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What’s good for the heart is good for the brain

Report Highlights:

  • While heart disease remains the #1 cause of death worldwide, authors of the American Heart Association’s Heart Disease and Stroke Statistics – 2022 Update noted that diseases of the brain – especially Alzheimer’s disease and dementia – are substantially increasing, and they are often associated with many of the same risk factors that cause heart disease, including high blood pressure, obesity, diabetes and tobacco use.
  • The global death rates attributed to Alzheimer’s disease and other dementias in the past ten years (44%) is more than double the increase in the death rates from heart disease (21%) during that same time.
  • Over the past 30 years (1990-2020), the global prevalence of Alzheimer’s disease and other dementias has increased by more than 144% and deaths have increased by more than 184%.
  • Gender, racial and ethnic disparities also are prevalent among people who have poor brain health.

Embargoed until 4 a.m. CT/5 a.m. ET Wednesday, Jan. 26, 2022

(NewMediaWire) – January 26, 2022 – DALLAS – The same risk factors that contribute to making heart disease the leading cause of death worldwide also impact the rising global prevalence of brain disease, including stroke, Alzheimer’s disease and dementia, according to the American Heart Association’s Heart Disease and Stroke Statistics — 2022 Update, published today in the Association’s flagship, peer-reviewed journal Circulation. Experts say maintaining a healthy weight, managing your blood pressure and following other heart-healthy lifestyle behaviors can also support good brain health.

Optimal brain health includes the functional ability to perform all the diverse tasks for which the brain is responsible, including movement, perception, learning and memory, communication, problem solving, judgment, decision making and emotion. Cognitive decline and dementia are often seen following stroke and cerebrovascular disease and indicate a decline in brain health. Conversely, studies show maintaining good vascular health is associated with healthy aging and retained cognitive function.

The global death rate from Alzheimer’s disease and other dementias is increasing considerably – even more than the rate of heart disease death:

  • Globally, more than 54 million people had Alzheimer’s disease and other dementias in 2020, that’s a 37% increase since 2010 and a 144% increase over the past 30 years (1990-2020).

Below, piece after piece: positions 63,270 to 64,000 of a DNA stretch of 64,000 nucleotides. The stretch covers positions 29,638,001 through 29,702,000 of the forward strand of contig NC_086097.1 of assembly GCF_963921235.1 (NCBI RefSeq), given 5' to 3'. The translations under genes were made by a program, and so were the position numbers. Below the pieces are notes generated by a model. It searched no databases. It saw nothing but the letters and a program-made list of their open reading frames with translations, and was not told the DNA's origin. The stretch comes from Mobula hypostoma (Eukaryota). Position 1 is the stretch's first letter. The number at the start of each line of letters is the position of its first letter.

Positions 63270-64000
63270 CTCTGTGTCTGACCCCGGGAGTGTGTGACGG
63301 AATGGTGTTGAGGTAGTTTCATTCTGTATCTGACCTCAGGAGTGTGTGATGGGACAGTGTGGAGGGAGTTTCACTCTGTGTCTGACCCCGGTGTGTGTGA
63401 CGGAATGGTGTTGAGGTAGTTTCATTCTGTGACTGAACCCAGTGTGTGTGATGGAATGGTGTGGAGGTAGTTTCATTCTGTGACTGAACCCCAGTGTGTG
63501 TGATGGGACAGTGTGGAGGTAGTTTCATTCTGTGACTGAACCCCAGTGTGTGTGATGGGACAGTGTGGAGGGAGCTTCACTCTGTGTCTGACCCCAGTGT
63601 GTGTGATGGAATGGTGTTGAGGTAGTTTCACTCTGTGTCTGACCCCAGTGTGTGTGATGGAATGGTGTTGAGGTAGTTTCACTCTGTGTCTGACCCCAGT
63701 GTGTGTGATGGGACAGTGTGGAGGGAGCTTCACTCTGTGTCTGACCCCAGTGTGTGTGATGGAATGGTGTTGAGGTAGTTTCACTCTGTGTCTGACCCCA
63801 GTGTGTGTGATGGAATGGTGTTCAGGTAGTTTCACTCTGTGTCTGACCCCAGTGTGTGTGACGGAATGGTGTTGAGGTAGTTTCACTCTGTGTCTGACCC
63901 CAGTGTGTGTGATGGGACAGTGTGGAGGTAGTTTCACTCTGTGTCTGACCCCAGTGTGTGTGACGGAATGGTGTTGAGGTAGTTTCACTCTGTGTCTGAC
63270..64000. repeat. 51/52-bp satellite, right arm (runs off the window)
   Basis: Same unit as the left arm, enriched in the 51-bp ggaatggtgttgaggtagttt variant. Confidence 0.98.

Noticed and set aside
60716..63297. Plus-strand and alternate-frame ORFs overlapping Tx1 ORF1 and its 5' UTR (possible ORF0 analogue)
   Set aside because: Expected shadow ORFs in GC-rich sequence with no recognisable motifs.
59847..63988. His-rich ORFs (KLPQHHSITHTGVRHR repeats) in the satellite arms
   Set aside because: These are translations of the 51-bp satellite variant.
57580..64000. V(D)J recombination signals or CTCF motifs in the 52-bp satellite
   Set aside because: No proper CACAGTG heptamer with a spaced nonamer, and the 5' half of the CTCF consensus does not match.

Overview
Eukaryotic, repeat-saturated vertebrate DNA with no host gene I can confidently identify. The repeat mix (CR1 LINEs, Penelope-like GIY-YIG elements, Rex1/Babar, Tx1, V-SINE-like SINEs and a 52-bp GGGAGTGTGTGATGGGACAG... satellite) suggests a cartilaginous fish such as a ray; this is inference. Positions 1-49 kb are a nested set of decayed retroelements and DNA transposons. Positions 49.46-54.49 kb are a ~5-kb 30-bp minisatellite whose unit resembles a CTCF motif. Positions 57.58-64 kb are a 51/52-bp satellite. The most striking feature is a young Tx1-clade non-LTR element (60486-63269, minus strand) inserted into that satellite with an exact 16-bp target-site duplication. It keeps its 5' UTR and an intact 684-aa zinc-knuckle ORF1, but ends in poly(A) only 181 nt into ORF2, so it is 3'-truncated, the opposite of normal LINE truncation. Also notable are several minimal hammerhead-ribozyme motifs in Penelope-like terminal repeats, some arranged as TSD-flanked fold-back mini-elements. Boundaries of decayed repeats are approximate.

• More than 1.89 million deaths were attributed to Alzheimer’s disease and other dementias worldwide in 2020, compared to nearly 9 million deaths from heart disease.
  • Global deaths from Alzheimer’s disease and other dementias increased more than 44% from 2010 to 2020, compared to a 21% increase in deaths from heart disease.
  • Deaths from Alzheimer’s disease and other dementias increased 184% over the past 30 years (1990-2020), compared to a 66% increase in heart disease deaths during that same time.

Because prevalence and mortality data are tracked differently by the Centers for Disease Control and Prevention, in the U.S. compared to other countries, the Statistical Update does not offer comparable national data for 2020. However, nearly 2.9 million people in the U.S. were reported to have Alzheimer’s disease and other dementias in 2017. Alzheimer’s disease and other dementias combined were the leading cause of death among all neurological disorders, including stroke.

“The global rate of brain disease is quickly outpacing heart disease. The rate of deaths from Alzheimer’s disease and other dementias rose more than twice as much in the past decade compared to the rate of deaths from heart disease, and that is something we must address,” said Mitchell S.V. Elkind, M.D. M.S., FAHA, the immediate past president of the American Heart Association, a professor of neurology and epidemiology at Columbia University Vagelos College of Physicians and Surgeons and attending neurologist at New York-Presbyterian/Columbia University Irving Medical Center, New York, NY. “We are learning more about how some types of dementia are related to the aging, and how some types are due to poor vascular health. Many studies show that the same healthy lifestyle behaviors that can help improve a person’s heart health can also preserve or even improve their brain health. It’s becoming more evident that reducing vascular disease risk factors can make a real difference in helping people live longer, healthier lives, free of heart disease and brain disease.”

The 2022 Statistical Update highlights some of that research:

  • In a meta-analysis of 139 studies, people with midlife hypertension were five times more likely to experience impairment on global cognition and about twice as likely to experience reduced executive function, dementia and Alzheimer’s disease.
  • Nearly half of all adults (47% or 121.5 million) in the U.S. have elevated blood pressure, based on 2015 to 2018 data.
  • In a meta-analysis of longitudinal studies with up to 42 years of follow-up, people with obesity had three times the risk of dementia.
  • Current smoking was associated with a 30%-40% increased risk of dementia, Alzheimer’s disease and vascular dementia, based on a meta-analysis of 37 prospective studies.

Having cardiovascular disease also increases the chances of developing brain disease:

  • In a meta-analysis of four longitudinal studies, the risk for dementia associated with heart failure was nearly two-fold.
  • In the ARIC Neurocognitive study (12,515 participants, average age of 57 years, 24% Black participants, 56% women), atrial fibrillation was associated with greater cognitive decline and dementia over 20 years.
  • A meta-analysis of 10 prospective studies (including 24,801 participants) found that coronary heart disease was associated with a 40% increased risk of poor cognitive outcomes including dementia, cognitive impairment or cognitive decline.

There are also significant differences in the gender, race/ethnicity and socioeconomic status of people who are more likely to develop brain disease and dementia, an indication that social determinants of health also play a role:

  • Of the more than 54 million cases of Alzheimer’s disease and other dementias worldwide in 2020, almost 20 million were among men, compared to nearly 35 million women. More than twice as many women as men died from Alzheimer’s disease and other dementias.